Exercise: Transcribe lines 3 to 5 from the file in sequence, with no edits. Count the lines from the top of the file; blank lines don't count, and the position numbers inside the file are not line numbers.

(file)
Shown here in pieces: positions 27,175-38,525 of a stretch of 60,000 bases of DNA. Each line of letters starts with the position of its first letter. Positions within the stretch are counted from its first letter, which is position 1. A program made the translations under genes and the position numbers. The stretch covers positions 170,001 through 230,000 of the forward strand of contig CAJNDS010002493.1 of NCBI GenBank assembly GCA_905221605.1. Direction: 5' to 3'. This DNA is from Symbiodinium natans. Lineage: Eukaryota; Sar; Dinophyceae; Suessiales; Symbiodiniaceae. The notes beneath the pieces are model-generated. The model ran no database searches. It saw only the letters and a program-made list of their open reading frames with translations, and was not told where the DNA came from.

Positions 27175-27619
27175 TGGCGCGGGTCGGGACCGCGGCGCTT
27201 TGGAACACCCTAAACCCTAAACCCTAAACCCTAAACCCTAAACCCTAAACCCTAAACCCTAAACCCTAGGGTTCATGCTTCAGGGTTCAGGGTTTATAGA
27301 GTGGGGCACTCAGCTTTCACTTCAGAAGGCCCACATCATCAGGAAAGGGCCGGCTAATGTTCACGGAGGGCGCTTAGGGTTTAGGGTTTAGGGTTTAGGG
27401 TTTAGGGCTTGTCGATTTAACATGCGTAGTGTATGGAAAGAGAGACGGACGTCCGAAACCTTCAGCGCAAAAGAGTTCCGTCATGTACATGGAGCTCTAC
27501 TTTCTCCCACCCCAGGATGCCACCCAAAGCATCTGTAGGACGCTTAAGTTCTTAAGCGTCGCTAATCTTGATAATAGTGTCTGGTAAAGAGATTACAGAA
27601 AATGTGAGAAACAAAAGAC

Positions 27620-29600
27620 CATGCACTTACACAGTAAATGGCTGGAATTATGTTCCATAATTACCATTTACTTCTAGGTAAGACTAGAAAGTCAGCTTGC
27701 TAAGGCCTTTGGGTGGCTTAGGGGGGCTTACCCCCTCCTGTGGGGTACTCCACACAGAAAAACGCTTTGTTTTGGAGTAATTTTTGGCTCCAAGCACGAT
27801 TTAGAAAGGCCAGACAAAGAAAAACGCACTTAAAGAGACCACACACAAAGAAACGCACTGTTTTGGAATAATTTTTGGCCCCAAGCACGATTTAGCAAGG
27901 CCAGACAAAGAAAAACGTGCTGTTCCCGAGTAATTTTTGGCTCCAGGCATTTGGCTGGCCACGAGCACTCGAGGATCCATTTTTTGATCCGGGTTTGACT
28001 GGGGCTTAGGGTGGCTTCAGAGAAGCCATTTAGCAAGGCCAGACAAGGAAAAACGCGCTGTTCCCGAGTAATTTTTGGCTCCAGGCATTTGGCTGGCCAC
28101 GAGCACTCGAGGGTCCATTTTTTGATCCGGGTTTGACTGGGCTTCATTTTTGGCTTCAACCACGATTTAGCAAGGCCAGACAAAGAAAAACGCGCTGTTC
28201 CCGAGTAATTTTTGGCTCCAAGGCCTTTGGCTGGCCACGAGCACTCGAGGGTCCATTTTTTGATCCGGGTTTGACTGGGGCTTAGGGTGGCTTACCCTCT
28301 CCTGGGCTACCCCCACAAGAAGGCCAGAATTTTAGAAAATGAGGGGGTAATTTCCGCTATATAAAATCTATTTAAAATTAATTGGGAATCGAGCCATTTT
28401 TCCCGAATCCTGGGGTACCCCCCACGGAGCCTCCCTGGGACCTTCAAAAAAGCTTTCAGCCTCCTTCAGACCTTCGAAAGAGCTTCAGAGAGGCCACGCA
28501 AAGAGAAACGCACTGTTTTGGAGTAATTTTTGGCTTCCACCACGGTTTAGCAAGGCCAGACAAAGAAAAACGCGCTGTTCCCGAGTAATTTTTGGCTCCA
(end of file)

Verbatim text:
27175 TGGCGCGGGTCGGGACCGCGGCGCTT
27201 TGGAACACCCTAAACCCTAAACCCTAAACCCTAAACCCTAAACCCTAAACCCTAAACCCTAAACCCTAGGGTTCATGCTTCAGGGTTCAGGGTTTATAGA
27301 GTGGGGCACTCAGCTTTCACTTCAGAAGGCCCACATCATCAGGAAAGGGCCGGCTAATGTTCACGGAGGGCGCTTAGGGTTTAGGGTTTAGGGTTTAGGG